What percentage of sexual assaults on college campuses
As someone who has worked on college campuses to educate men and women about sexual assault and consent, I have seen the barriers to raising awareness and changing attitudes. In my view, these are the men we really need to reach.Chief among them, in my experience, is a sense of skepticism--especially among college-aged men--that sexual assault is even all that dire of a problem to begin with. A new statistic So enter the headline from last week's coverage of the latest college campus sexual assault survey: "1 in 4 Women Experience Sex Assault on Campus." But that's not what the survey showed.David Cantor, a statistical fellow at Westat, the private firm that conducted the survey, suggests that administrators use the survey data to discover where reports are getting lost among the many pipelines that exist for sexual-assault reporting.“There could be a number of places that students could be reporting that have nothing to do with the university,” Cantor says.At many large state schools like UW-Madison, Van Orman says, “most of our students are living off campus, and most of those students who are assaulted are assaulted off campus.” In an effort to protect students’ privacy, the Clery Act also exempts certain employees, such as licensed mental-health counselors and religious advisers, from adding disclosures to the Clery tally.“Sometimes students think they did make a report, but then, when you dive deeper, you find that they talked to a counselor,” says Alison Kiss, director of an advocacy group called the Clery Center for Security on Campus.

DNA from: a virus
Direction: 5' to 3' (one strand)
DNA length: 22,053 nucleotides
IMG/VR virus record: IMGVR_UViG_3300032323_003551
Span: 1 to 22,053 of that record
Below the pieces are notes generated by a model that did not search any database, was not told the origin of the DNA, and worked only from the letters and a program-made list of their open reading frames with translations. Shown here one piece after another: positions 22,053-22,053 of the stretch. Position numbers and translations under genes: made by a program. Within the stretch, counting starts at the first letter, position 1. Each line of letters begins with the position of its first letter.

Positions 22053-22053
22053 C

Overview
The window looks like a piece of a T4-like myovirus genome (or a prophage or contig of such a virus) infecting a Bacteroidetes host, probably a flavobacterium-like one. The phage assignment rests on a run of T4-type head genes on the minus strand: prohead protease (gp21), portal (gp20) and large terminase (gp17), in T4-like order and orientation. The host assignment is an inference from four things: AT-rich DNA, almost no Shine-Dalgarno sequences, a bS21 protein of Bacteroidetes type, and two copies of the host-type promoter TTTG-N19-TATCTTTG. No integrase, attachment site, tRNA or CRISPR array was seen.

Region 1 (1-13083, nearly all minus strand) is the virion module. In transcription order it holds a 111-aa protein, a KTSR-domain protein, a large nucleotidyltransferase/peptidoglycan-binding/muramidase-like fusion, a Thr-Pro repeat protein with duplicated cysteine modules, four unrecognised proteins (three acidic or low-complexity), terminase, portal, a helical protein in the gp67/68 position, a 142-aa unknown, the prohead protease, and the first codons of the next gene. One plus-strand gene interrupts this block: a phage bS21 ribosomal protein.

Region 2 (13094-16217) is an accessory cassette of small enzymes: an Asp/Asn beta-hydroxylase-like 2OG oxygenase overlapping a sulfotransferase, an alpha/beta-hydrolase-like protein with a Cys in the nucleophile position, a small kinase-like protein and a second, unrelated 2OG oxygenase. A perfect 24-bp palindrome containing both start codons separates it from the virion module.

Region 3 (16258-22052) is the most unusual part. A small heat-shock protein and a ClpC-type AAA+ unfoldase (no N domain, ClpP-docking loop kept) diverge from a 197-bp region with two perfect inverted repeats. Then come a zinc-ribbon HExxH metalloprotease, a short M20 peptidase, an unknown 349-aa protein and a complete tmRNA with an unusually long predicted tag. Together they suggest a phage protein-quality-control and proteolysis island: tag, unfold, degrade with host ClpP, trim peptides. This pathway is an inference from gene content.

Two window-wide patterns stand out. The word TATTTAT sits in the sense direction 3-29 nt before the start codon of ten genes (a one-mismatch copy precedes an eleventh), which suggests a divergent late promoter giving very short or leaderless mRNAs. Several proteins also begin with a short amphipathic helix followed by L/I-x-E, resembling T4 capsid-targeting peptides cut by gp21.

Now, data from a survey released last month by the Association of American Universities (AAU) has revealed a second major problem with those numbers: They’re also undercounting the number of rape reports that schools actually receive.Still, such surveys are expensive to conduct—the AAU survey cost approximately ,000 per campus—and produce results that are highly specific to each school.The AAU survey, which was limited to a handful of prestigious or well-known universities, does not provide much useful information for other campuses, Kiss says.According to Van Orman, about half of UW-Madison survey respondents who say they reported a rape did so to a licensed mental-health counselor, meaning that none of those incidents ended up in official statistics.The idea behind designating confidential counselors is to allow students to seek advice and support without triggering an often grueling university or police investigation into the incident.